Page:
For an integration that controls all steps in the production chain, it is interesting to consider investing only in the setters brooding till 18 days and switching hatch cabinets to on-farm hatching. In a traditional hatchery, a lot of technology is needed for the hatching phase, such as process handling machines and cleaning machines. In addition, this is where most of the labor is needed, so much can be saved. By setting up the production chain in a different way, considerable savings can be made in terms of investment.

Can hatching eggs be washed?

A hatching egg cannot be washed from the inside, but also from the outside it makes little sense if it has become dirty. When the egg is laid by the hen, it is at body temperature; within 5 minutes of being laid, the egg cools to ambient temperature. At that time, the air chamber is formed. Because of the temperature difference, there is negative pressure inside the egg, which sucks in any bacteria that are on the outside of the porous shell. During the incubation process, these will multiply and infect the embryo. The hatch rate will be 20% lower and the quality of the day-old chick will deteriorate significantly.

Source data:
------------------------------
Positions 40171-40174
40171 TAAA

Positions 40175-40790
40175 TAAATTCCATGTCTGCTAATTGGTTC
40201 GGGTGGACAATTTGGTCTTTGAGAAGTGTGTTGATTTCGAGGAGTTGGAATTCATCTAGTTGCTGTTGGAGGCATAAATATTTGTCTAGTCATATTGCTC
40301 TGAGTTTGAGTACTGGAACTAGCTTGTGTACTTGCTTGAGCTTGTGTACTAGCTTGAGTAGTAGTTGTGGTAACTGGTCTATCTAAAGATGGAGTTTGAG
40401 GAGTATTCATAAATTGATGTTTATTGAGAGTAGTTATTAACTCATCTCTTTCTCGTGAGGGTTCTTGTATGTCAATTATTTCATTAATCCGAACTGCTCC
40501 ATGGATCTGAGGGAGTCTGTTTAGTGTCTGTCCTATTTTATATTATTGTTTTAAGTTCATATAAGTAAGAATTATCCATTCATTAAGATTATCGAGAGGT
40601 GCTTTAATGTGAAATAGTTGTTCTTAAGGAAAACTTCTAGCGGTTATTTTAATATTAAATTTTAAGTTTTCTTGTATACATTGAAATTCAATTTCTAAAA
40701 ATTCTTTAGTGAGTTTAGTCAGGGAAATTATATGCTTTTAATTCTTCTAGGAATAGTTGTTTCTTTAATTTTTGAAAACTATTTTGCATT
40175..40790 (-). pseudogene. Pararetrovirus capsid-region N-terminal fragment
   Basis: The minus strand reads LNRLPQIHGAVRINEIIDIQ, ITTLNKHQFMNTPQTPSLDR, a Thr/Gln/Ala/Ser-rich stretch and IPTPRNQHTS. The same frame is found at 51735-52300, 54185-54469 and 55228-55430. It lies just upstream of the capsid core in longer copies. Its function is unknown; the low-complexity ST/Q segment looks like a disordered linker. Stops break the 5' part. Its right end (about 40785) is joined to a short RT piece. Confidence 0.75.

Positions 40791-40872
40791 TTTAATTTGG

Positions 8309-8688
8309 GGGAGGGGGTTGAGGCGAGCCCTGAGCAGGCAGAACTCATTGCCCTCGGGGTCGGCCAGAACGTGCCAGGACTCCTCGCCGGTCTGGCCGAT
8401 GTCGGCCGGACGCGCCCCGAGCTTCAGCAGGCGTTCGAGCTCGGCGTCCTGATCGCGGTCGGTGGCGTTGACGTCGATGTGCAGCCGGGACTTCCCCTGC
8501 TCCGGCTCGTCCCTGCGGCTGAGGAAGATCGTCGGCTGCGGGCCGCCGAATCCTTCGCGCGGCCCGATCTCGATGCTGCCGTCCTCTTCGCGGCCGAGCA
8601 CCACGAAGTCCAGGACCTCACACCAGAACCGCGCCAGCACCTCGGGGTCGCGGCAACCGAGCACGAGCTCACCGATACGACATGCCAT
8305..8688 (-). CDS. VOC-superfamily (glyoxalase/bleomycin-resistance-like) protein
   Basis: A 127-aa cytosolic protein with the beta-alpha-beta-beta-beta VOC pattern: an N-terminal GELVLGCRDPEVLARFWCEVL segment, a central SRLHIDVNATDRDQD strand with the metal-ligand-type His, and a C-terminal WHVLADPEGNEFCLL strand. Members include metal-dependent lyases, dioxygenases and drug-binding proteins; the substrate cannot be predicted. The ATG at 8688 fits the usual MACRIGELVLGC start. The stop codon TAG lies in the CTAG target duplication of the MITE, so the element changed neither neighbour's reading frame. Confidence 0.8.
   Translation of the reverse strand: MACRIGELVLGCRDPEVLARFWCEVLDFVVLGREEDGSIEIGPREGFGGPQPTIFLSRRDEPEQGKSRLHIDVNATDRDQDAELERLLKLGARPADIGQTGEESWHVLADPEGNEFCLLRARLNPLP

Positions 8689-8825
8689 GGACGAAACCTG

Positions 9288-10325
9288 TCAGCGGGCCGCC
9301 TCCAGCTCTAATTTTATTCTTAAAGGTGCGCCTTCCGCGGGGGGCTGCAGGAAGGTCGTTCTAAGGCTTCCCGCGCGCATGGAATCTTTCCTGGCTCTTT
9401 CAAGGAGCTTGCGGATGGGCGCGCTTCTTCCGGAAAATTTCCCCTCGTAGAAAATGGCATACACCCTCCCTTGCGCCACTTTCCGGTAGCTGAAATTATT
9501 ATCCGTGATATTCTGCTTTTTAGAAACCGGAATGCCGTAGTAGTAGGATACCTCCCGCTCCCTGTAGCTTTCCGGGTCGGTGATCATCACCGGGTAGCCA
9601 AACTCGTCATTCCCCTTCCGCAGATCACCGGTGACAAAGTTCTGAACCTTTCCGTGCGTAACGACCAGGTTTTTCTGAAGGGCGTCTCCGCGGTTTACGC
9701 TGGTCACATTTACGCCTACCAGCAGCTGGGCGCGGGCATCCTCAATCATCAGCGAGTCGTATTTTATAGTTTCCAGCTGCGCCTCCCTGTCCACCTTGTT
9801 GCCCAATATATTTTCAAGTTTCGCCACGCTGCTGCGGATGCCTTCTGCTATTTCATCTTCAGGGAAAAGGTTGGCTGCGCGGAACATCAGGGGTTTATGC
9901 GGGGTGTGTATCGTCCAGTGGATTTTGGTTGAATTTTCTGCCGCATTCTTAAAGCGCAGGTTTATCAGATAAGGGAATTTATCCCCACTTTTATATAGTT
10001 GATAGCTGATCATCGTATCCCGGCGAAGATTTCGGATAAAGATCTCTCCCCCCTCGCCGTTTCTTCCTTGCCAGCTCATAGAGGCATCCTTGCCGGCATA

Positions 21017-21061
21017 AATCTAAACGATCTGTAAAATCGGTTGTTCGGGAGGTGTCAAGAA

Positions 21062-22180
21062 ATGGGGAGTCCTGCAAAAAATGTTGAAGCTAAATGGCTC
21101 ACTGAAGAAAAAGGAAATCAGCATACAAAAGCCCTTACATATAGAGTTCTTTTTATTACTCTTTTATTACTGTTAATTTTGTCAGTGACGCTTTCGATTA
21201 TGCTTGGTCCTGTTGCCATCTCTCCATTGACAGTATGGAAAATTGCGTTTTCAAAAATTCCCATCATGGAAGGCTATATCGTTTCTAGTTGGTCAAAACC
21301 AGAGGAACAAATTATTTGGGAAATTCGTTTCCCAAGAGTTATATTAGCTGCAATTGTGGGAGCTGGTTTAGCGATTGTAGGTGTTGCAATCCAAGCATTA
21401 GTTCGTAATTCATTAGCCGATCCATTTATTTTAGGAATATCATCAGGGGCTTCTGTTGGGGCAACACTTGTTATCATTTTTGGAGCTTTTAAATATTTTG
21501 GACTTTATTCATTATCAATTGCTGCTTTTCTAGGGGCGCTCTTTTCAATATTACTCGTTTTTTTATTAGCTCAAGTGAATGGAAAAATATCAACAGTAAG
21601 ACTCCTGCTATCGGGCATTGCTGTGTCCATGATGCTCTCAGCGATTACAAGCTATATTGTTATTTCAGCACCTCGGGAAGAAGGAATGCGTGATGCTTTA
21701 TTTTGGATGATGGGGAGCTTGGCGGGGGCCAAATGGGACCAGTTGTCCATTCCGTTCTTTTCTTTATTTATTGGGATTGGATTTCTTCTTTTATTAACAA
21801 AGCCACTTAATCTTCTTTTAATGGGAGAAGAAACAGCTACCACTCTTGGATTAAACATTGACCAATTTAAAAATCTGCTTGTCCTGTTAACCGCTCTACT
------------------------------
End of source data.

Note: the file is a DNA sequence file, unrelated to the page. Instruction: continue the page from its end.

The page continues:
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Published by

Freek Leijten
Product manager